i3 - May/June 2018 - 43

By Gary Arlen

Business

C S PAC E

Social TV's
Evolving
Presence

Y
   

ou Kiddin' Me, a
10-episode Lionsgate
series on Facebook
Watch, typifies the ongoing
TV/social media evolution.
The show, which celebrity Kim
Kardashian West executiveproduced, features children of
Hollywood stars pranking their
famous parents and "the
unsuspecting public." Via
crowdsourcing, Facebook viewers can suggest prank ideas.
Elsewhere on the "social TV" spectrum
are stunning statistics about two-screen
experiences, where viewers of "conventional" linear TV shows interact simultaneously via smartphones, computers and
tablets: 170 million such interactions during Super Bowl LII, 23 million during the
2018 Oscar telecast and up to three million for AMC's The Walking Dead weekly
episodes, according to Nielsen's Social
Content Ratings. As Nielsen pointed out
in its "New Megaphone" report, social
media "[gives] consumers a chance to be
heard on what they watch." Nielsen also
says "social media platforms are evolving"
beyond the advertising/marketing format
once envisioned as a primary driver.

Solar Seven/Getty Images

Interacting with Content

The avalanche of made-for-social media
programs often builds in a simultaneous
social media component, leveraging the
capabilities of the screens on smart TVs,
tablets and smartphones. Moreover, the
seismic shift in the distribution of video
programming means that shows are no
longer limited to sequential broadcast,
cable or satellite schedules. The endless
C TA . t e c h / i 3

parade of streaming content already
puts viewers at a connected digital
device. Hence, it just takes a few finger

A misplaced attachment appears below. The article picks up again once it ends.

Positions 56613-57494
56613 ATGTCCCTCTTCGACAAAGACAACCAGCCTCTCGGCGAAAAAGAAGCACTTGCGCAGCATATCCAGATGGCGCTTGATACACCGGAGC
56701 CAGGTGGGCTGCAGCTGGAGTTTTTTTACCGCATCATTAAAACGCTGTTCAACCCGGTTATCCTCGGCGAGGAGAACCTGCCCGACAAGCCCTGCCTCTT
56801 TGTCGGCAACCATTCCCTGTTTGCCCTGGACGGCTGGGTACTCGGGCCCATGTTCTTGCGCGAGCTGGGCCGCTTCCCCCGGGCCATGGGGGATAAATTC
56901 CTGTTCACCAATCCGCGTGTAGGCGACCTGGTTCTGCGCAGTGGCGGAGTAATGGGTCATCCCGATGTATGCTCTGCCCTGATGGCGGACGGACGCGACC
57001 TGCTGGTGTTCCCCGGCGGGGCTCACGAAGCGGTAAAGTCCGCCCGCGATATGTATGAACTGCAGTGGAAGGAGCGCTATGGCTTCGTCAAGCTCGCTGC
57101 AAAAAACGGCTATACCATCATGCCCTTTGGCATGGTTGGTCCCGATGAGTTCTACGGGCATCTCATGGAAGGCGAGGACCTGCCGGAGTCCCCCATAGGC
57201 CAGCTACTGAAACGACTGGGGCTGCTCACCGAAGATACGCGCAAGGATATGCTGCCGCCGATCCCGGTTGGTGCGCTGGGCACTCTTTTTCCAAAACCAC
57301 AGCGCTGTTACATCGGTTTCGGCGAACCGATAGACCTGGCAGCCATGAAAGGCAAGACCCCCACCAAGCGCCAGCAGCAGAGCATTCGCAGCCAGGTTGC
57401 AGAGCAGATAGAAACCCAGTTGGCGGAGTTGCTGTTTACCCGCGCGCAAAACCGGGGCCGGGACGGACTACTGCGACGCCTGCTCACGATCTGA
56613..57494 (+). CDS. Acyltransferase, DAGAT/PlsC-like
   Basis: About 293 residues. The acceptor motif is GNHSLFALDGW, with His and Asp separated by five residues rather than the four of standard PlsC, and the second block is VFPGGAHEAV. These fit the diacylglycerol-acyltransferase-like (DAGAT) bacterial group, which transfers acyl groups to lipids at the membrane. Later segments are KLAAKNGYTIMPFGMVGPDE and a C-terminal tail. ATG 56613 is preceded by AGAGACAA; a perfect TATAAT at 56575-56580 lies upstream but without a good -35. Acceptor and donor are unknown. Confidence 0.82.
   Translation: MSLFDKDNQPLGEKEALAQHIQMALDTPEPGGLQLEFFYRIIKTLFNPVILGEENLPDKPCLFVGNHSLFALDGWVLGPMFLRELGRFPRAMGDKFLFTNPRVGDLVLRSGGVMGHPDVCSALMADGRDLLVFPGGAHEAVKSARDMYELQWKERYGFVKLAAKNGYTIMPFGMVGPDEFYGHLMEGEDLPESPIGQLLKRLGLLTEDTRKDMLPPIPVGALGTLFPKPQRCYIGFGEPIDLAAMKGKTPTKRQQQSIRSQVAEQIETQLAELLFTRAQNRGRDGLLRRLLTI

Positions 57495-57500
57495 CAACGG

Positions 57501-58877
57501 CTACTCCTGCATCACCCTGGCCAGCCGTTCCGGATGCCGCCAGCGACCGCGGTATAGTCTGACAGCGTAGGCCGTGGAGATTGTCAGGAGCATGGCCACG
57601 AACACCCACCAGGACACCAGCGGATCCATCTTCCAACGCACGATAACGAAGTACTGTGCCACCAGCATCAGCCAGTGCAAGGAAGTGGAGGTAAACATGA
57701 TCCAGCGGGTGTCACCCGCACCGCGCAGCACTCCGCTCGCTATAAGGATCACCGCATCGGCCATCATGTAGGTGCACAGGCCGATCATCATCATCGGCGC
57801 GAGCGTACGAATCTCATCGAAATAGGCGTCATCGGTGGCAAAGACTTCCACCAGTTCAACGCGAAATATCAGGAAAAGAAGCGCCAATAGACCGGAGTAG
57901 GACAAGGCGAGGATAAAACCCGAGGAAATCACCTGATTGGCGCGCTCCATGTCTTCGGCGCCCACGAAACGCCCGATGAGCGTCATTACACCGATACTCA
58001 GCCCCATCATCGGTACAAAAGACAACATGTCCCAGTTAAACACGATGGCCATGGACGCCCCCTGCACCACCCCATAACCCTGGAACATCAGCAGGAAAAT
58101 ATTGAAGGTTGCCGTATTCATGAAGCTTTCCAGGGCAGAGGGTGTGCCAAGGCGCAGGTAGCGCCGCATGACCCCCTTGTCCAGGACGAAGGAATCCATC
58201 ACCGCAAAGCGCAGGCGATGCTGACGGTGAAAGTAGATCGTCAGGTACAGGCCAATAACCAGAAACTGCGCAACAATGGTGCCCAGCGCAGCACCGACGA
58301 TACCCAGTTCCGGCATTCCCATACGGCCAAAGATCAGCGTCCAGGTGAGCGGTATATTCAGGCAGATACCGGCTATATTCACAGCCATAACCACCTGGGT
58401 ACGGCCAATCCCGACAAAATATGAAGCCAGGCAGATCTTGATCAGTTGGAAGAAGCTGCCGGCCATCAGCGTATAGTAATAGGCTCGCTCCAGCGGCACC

clicks to initiate a social media relationship with a video program.
Facebook Watch, the video-on-demand
service launched last summer, continues
to add content such as Sorry for Your
Loss, a dark comedy, and Sacred Lies, a
10-episode series. Facebook Watch
streamed ancillary coverage of this year's
Oscars show with links to the Motion
Picture Academy's website oscar.com
plus the Facebook page of ABC TV, which
was telecasting the events.
Twitter live-streams out-of-market
Major League Baseball games and has
deals with basketball, hockey and other
pro sports. It also carries the live hourlong morning talk show, AM to DM, produced by BuzzFeed. Twitter was the first
social platform to stream NFL Thursday
night games in 2016.
And traditional programmers are
upping their social TV presence especially for sports and special events. At the
Winter Olympics in Pyeongchang, NBC
ran a "social media war room" where creatives posted videos, photos and memes
on Facebook, Twitter, Instagram and
Snapchat to generate buzz and viewer
interaction. NBC's goal (in addition to
generating new ad revenue) was to drive
younger viewers to watch NBC's telecasts.

Evolutionary Roots

The concept of "telewebbing" emerged
in 1996 during the earliest days of the
web. When Showtime carried a Mike
Tyson versus Frank Bruno boxing
match, the network created a website
(at dial-up speeds) where viewers could
score each round.
Showtime expected fans would go
from the TV set to another room where
their desktop PC was set up to enter
their opinions between rounds. To the
researchers' surprise, fans were entering scores as every punch was thrown -
suggesting that the TV set and PC were
in the same room. That finding led
Showtime to embark on a binge of twoscreen adventures, which is continuing.
Now, throughout the cross-platform
ecosystem, producers, program distributors and advertisers are experimenting with countless approaches to
interweaving video content and social
media. Advertisers as well as program
creators and distributors are moni
toring how viewers use their multitasking tools.
Nearly 177.7 million U.S. adults
per month will go online while
watching TV in 2017, says eMarketer,
which expects that number to rise to
193.5 million next year. That means a
lot of ways to engage viewers on
any platform.
MAY/JUNE 2018

43


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Table of Contents for the Digital Edition of i3 - May/June 2018

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